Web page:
When I was younger, I spent many summer holidays wreaking havoc with a hoard of ragamuffin children, including my two cousins, in a small Polish town called Miloszewo.
One of these cousins was four years older than me, so when I hit the mature age of 13, we embarked on the 2 km walk to the village discotheque where we spent hours dancing awkwardly while spending our hard-earned allowance on a couple of rounds of beer. There was always a point in our night, when we just couldn’t dance any longer and instead of walking home, we followed the beckoning scent of fresh bread being made at the bakery that my aunt owned right next door. One of my favourite childhood memories is sitting in the back room, spreading butter on my loaf, which instantly melted as it came into contact with the fresh and warm bread, then topping off my masterpiece with homemade strawberry jam. Delicious.
15 years later and I lament the mouth-watered scents that I had become accustomed to so many years ago. In fact, in Belgium, they just don’t do bread right. The warm or fresh bread that is placed in the bread rack in Carrefour or Delhaize is probably re-heated or previously frozen. There are very few true bakers that still care on the legacy of a true artisanal baker.
Charli is one of those bakeries, located in the heart of St. Catherine, which pays respect to the art and tradition of bread making with tantalizingly delicious breads and pastries that are made form natural ingredients all from scratch and on location.
Owner, Charles Reboulet, opened Charli 6 years ago when he noticed that there were simply no good bakeries in Brussels that served fresh bread. He embarked on a mission to provide the very best products to his clientele, products such as fig and walnut sourdough, honey beer and pumpkinseed bread and a delectable assortment of pastries including everyone’s favorite: the croissant.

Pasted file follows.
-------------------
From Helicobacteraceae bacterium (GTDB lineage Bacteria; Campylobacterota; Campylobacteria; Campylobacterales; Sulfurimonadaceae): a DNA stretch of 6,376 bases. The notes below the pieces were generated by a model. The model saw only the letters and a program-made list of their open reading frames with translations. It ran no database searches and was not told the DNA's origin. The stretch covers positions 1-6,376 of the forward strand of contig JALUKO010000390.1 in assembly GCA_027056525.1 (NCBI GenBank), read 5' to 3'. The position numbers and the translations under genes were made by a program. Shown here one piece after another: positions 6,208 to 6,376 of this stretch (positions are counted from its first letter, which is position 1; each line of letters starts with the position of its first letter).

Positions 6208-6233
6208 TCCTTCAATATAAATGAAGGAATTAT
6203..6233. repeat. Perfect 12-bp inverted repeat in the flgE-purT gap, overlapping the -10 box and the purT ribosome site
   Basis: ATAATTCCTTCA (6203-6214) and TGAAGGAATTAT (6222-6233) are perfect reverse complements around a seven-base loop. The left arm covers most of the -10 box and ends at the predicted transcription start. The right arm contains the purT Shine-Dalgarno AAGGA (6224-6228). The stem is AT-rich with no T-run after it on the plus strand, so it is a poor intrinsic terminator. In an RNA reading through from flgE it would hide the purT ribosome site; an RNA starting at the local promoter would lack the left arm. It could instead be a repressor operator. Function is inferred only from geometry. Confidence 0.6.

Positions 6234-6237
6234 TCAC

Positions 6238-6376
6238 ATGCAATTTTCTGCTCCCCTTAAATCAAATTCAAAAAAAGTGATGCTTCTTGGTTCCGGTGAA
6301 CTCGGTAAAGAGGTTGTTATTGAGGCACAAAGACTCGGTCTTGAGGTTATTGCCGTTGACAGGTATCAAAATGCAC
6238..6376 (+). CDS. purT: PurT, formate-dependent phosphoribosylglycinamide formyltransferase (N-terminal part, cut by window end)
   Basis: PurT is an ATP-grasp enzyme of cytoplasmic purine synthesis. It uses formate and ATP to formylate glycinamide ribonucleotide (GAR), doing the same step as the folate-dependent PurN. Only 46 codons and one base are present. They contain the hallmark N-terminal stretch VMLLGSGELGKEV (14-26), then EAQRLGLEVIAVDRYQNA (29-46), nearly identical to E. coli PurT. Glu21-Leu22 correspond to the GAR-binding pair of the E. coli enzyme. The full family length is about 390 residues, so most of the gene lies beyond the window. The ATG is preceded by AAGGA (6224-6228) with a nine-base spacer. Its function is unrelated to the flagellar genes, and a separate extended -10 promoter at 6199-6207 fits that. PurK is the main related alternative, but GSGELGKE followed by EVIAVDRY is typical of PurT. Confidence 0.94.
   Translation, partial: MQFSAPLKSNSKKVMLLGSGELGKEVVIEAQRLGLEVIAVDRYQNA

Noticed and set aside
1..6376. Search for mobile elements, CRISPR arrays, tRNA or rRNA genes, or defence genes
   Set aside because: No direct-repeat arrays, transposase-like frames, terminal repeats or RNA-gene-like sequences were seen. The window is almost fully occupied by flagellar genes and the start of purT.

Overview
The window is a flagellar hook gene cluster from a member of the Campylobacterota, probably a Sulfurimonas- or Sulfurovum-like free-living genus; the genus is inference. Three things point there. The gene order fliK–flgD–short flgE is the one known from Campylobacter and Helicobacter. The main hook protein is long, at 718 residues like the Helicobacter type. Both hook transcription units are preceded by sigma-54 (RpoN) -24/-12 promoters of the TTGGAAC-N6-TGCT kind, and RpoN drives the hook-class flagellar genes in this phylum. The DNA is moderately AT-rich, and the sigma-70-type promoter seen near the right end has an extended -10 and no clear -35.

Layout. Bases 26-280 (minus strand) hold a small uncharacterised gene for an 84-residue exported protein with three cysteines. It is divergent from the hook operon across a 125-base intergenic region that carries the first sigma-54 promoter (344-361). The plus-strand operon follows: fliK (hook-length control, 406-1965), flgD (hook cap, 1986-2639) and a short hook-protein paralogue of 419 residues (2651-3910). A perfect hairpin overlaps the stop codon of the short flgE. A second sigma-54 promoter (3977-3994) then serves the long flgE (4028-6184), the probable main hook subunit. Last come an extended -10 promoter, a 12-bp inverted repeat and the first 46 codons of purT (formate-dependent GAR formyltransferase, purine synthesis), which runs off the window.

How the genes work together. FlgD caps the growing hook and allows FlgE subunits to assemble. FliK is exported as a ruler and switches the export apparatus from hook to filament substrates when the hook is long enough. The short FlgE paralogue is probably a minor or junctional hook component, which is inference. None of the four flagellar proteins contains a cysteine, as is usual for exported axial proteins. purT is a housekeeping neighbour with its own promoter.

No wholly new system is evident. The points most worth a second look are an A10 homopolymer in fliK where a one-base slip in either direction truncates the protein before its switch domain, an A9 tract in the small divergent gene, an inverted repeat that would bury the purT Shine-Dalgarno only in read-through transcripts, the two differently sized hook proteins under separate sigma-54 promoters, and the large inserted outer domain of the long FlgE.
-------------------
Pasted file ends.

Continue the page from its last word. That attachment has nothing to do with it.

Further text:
As I stepped into Charli, I was instantly transported to those long summer nights spent anxiously watching the bakers finish a batch of bread that was crisp on the outside and moist on the inside. It connected me to my past and it felt wonderful. The locale was chockfull of people and I ordered a coffee, locally sourced of course, while I watched the bakers do their think through the glass window. Charles Reboulet later told me that he did this on purpose. “Everyone constantly asked me if the bread is really made here” Charles says “so I decided to just show them.”
The café itself has 15 seats and it is so popular the Charli often sells around 1,200 loaves of bread daily which equals about 8 tones of flour used per month! But Charles doesn’t want to stop her; in May 2015 he plans to open Salty Charli, another café that will primarily focus on salty foods, like sandwiches, breakfast and tarts. My interest was particularly peaked when he mentioned that the new local will feature true Mexican tacos, full of taste and yet light all made at his restaurant (yes even the tortillas!).
Charli is a bakery that should not be missed for anyone who is not only sick of the Brussels frozen bread phenomenon but craves a buttery croissant fresh from the oven perfectly paired with a cup cappuccino. See you there?
Open Monday through Saturday from 7:30 AM to 7 PM
Open on Sundays from 8 AM to 1:30 PM
Rue Sainte-Catherine, 34. 1000 Bruxelles, Centre.